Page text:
Robert E Clark v HMRC: "Coding out" and the meaning of "assessment"

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01 July 2011

Introduction

The recent judgment of RE Clark v HMRC (9 May 2011) and HMRC's consultation document (published 28 June 2011) have provided an interesting debate on HMRC's common practice of "Coding out" (ie. currently HMRC can collect small underpayments of income tax and capital gains tax by an adjustment to a taxpayer's PAYE tax code), and a taxpayer's right of appeal against "informal assessments" issued by HMRC. 

Case Summary

Mr Clark, a pensioner, had received pensions from three different former employers.  For part of 2009/10 tax year, HMRC had set his personal allowances against two of these sources, leading to an underpayment of tax.  HMRC sought to collect the tax by issuing a tax calculation notice (P800) stating that there had been an underpayment of £808.60. 

Mr Clark appealed to the First Tier Tribunal.  However, HMRC applied to the Tribunal for the appeal to the struck out under SI 2009/273 rule 8, contending that it was "plain and obvious" that there was no right of appeal against a form P800.  HMRC based their argument on the fact that a P800 was not an "assessment" for the tax appeals legislation under s.31 Taxes Management Act (TMA) 1970. 

The Tribunal found, inter alia, that the calculation notice may actually be an assessment against which the taxpayer was allowed to appeal.  The Tribunal therefore concluded that it was not “plain and obvious” that Mr Clarke’s appeal would fail and therefore directed the case to be listed for a public hearing. 

Meaning of an "assessment"

The outcome of this case rests heavily on whether an "informal assessment", such as a P800,  issued by HMRC carries any statutory right of appeal.  HMRC's position on this has been made clear in their "hot off the press" consultation document: a taxpayer does not have a right to appeal against a "Coding out" notice.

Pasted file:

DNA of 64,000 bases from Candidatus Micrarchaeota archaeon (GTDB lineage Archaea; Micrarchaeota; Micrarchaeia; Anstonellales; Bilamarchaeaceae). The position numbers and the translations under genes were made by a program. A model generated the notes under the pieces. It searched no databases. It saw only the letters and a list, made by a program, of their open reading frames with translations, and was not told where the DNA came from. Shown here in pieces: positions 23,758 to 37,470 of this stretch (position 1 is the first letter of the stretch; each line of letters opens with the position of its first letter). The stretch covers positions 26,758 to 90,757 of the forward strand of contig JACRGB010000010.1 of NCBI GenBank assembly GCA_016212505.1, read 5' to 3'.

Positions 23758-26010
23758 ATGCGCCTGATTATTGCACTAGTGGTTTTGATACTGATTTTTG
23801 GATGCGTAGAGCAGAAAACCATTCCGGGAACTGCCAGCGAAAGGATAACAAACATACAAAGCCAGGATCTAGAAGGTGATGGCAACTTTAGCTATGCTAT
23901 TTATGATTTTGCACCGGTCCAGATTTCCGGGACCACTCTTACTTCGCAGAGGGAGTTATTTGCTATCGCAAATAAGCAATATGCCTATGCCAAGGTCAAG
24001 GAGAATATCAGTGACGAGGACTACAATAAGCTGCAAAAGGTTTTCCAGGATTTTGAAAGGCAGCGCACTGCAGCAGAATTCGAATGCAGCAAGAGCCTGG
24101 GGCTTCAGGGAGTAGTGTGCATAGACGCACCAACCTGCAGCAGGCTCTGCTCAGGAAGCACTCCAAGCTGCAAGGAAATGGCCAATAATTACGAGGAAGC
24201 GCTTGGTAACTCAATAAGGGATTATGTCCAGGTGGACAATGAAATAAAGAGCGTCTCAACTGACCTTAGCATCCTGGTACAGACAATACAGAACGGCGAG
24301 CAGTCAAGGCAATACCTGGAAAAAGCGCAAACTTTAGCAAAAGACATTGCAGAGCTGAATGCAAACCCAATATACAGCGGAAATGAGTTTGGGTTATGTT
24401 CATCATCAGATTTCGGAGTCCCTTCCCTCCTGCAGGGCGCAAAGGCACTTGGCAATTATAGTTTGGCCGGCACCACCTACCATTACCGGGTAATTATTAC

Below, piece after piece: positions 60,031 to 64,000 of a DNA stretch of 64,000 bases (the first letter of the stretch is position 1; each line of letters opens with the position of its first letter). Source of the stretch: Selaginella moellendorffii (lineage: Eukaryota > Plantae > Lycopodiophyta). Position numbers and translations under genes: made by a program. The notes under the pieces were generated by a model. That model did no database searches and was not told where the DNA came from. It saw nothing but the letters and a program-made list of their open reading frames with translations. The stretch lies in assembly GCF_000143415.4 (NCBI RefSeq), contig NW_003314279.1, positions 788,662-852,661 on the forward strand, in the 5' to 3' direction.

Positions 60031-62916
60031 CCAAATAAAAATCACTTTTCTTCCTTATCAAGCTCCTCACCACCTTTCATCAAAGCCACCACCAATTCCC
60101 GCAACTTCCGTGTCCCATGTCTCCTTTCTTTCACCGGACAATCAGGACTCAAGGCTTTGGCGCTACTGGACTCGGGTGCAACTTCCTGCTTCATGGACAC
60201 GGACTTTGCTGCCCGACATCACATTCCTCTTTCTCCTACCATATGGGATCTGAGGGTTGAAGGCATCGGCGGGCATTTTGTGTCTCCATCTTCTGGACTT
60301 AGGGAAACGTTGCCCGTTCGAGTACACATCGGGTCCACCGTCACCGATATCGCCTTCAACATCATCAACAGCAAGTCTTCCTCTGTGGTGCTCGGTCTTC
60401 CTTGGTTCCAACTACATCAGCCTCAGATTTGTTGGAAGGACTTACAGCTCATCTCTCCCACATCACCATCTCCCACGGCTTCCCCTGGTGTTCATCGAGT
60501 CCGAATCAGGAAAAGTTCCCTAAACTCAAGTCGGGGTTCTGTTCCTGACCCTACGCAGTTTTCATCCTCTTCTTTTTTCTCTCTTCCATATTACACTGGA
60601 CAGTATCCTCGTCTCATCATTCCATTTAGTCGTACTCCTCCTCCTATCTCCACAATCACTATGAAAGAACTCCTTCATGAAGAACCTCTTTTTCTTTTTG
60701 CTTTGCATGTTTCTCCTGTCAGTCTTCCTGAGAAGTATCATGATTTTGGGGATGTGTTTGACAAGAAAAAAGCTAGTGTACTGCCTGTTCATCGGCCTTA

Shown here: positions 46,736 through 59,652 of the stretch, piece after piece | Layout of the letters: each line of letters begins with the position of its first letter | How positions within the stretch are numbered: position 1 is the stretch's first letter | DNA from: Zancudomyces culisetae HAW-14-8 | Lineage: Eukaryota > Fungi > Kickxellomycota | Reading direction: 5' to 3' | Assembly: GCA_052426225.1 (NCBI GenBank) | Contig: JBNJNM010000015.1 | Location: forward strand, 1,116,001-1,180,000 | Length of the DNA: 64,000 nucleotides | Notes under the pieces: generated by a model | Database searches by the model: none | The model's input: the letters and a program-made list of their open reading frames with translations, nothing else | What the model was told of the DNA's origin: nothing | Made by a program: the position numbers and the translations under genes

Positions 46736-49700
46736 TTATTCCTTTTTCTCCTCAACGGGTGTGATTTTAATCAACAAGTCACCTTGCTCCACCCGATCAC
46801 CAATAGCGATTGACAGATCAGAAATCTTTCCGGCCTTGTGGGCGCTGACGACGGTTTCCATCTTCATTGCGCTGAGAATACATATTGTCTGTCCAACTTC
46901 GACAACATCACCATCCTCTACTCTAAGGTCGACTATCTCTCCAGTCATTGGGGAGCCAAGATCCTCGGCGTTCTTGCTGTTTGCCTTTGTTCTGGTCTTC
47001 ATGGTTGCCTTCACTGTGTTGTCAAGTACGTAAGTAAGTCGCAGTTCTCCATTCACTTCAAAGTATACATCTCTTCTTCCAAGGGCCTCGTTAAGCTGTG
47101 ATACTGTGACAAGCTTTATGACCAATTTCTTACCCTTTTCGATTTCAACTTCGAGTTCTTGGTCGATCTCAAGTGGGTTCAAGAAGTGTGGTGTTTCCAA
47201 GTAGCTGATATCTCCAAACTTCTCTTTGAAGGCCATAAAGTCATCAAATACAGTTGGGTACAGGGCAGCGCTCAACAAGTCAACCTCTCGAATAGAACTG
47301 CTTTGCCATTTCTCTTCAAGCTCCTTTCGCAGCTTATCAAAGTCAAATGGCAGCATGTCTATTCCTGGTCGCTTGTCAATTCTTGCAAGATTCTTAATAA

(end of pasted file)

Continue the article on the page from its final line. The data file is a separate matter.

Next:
However, under section 31(1)(d) TMA 1970, taxpayers have a right of appeal against "an assessment which is not a self-assessment", which suggests that they do.  But the question which first needs answering is what constitutes an "assessment" in these circumstances?

Unfortunately, there is no definition of "assessment" in TMA 1970.  In RE Clark v HMRC, Judge Redston did comment that "the existence of an appeal right would satisfy the requirements of natural justice and human rights law", but that this point can be argued fully between the parties in the appeal hearing.  It is clearly arguable that an "informal calculation" is an "assessment" other than under self-assessment, as referred to in TMA s.59b(6), perhaps a "discovery assessment" falling within s.29 TMA 1970.  If HMRC are correct on this point, then this would mean that they are acting intra vires when they use "their residual discretion to issue informal assessments and thereby bypass taxpayer appeal rights".

It will be very interesting to hear the appeal hearing's judgment on this point, in light of HMRC's comments in their consultation document.  Either way, the judgment will no doubt continue the debate on a taxpayer's right of appeal against an "informal assessment" issued by the Revenue.     

Coding Out

In April 2011, HMRC launched a consultation on collecting tax debts of up to £3,000 via the process of "Coding out".  As has already been mentioned above, the consultation has outlined that a taxpayer will have no right to object or to appeal against a "Coding out" notice.  

The consultation also comments that the practice of "Coding out" is applied at the Revenue's absolute discretion.  Under section 684(2)(a) ITEPA, HMRC can "code out" an underpayment "if and to the extent that the payee does not object".  This means that when determining a code, HMRC must have regard to tax unpaid for previous years, which is conditional on the taxpayer not objecting.

Secondly, there is a more fundamental point.  Regulation 14(1)(d) of the Income Tax (Pay as You Earn) Regulations 2003 (the "Regulations") allows HMRC to code a tax which "remains unpaid".  Does this include tax not collected by way of PAYE coding notice in a previous year?  The use of the word "unpaid" implies that the tax must first have been "payable".  Non self-assessment tax is only "payable" by an individual, according to TMA, if it is the subject of an assessment of s.59B(6) TMA 1970.  Therefore, if HMRC are right in that the P800 is not an "assessment", then there may be no tax "unpaid" within the meaning of the Regulations so precluding its collection by "Coding out".    

Conclusion

RE Clark v HMRC is interesting given HMRC's widespread use of "Coding out" of underpayments of income tax.  This practice will become more common in future given the government's initiative to extend PAYE coding to include other taxes, and to increase the maximum which can be collected in this way from £2000 to £3000 from April 2012.

The recent judgment of RE Clark v HMRC (9 May 2011) and HMRC's consultation document (published 28 June 2011) have provided an interesting debate on HMRC's common practice of "Coding out" (ie. currently HMRC can collect small underpayments of income tax and capital gains tax by an adjustment to a taxpayer's PAYE tax code), and a taxpayer's right of appeal against "informal assessments" issued by HMRC. 

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